You must have adequate, demonstrable financial support to live and study in the United States. Visa applications are generally stronger if the financial support comes from family, employers, or other institutional sponsors located in the home country. If your parents will pay for your education, be ready to document how your family gets its income. Bring a letter from your parents' employers stating what they do, how long they have worked at those organizations, and how much they earn. When visa officers see information that is contradictory or does not make sense, they do not grant visas. If your family can only show enough income to support you in the United States, the officer will become suspicious.
Large sums of money in bank accounts may not be sufficient proof of financial support. When providing information about your bank accounts, ask someone at your bank for a letter that states how long the account has existed, and what the average balance in the account has been. That should convince the visa officer that you and your family have a long and stable history of business at the bank.
Most student and exchange visitor visa applications are approved. The most common reason for a student or exchange visitor application to be denied is that the person applying for the visa has not proven to the Visa Officer that they will return to their country when they complete their studies in the U.S.A. This rule is called Section 214.b. To determine your "intent to return" home, the visa officer will ask you a series of questions about your connections to your home country and about your study plans. You will have to demonstrate to the officer that your family has the ability to pay for the first year of your proposed stay in the United States and that you have realistic plans to finance the remainder of your education. You must have all of the required forms with you including your I-20 or DS-2019 and the SEVIS payment receipt. You should bring any financial documents to demonstrate how you will pay for your education and any documents that might help demonstrate why you will return to your country. Some examples of such documents are previous passports demonstrating travel abroad, bank or salary statements, family documents or student records.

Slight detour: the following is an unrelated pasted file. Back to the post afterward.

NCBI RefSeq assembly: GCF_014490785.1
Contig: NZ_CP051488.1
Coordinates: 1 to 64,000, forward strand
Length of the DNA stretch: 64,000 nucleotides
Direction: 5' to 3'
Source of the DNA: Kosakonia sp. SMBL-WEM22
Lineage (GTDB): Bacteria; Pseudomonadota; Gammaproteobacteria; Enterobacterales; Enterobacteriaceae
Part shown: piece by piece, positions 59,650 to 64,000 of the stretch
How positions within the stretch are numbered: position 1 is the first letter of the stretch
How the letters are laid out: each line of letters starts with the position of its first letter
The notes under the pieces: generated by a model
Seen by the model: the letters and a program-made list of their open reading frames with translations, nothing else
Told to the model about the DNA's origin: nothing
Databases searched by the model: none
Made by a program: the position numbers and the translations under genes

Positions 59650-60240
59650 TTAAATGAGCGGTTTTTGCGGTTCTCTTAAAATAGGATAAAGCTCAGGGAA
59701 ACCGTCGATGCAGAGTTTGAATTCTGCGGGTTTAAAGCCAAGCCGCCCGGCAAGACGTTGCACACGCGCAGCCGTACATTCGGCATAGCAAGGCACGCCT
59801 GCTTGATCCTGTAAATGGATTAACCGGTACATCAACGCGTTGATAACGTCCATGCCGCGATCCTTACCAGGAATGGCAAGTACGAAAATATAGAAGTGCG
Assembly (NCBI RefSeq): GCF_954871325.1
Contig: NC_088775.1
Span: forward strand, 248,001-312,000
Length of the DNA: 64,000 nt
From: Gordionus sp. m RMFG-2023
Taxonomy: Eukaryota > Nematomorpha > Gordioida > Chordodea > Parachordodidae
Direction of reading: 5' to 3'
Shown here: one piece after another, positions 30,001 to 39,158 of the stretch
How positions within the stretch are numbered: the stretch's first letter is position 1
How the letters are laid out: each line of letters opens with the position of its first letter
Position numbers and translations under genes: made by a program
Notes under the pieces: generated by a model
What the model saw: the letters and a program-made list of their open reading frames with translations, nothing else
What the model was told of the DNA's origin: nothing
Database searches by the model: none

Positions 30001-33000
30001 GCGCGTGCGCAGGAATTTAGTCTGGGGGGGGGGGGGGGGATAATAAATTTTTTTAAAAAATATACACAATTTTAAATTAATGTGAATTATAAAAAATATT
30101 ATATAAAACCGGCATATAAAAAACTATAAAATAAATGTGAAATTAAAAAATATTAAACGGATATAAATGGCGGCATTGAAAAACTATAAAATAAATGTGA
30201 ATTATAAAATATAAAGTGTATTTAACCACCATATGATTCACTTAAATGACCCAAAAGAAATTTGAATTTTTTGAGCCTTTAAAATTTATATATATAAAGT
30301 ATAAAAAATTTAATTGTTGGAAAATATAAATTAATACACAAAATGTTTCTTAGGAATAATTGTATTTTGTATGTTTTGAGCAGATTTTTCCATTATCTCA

If you are denied a visa there may be something you can do to reverse the denial. You may appeal the decision. In most cases, you will need to provide additional documentation that was not presented with the initial application. In some cases, a visa officer may request additional documents like proof of employment, or ownership of a home or business. You should respond with the information requested.
A fax or email from your U.S. school to the embassy or consulate in your city containing details about your qualifications, and requesting reconsideration, can be helpful in pursuing a successful appeal. Faxes should be addressed to the Chief of Nonimmigrant Visas at the Consular post in question. Fax and telephone numbers are available on the page of the Embassy or Consulate where you will apply for the visa on the Department of State web site at usembassy.gov Look under “Contact Us. A full-time student would receive an F-1 or M-1 visa. Your spouse and children would receive F-2 or M-2 visas.
An Exchange Visitor would receive a J-1 visa. Exchange Visitors come to the USA for consultation, training, research or teaching, or for an approved Au Pair or temporary work position.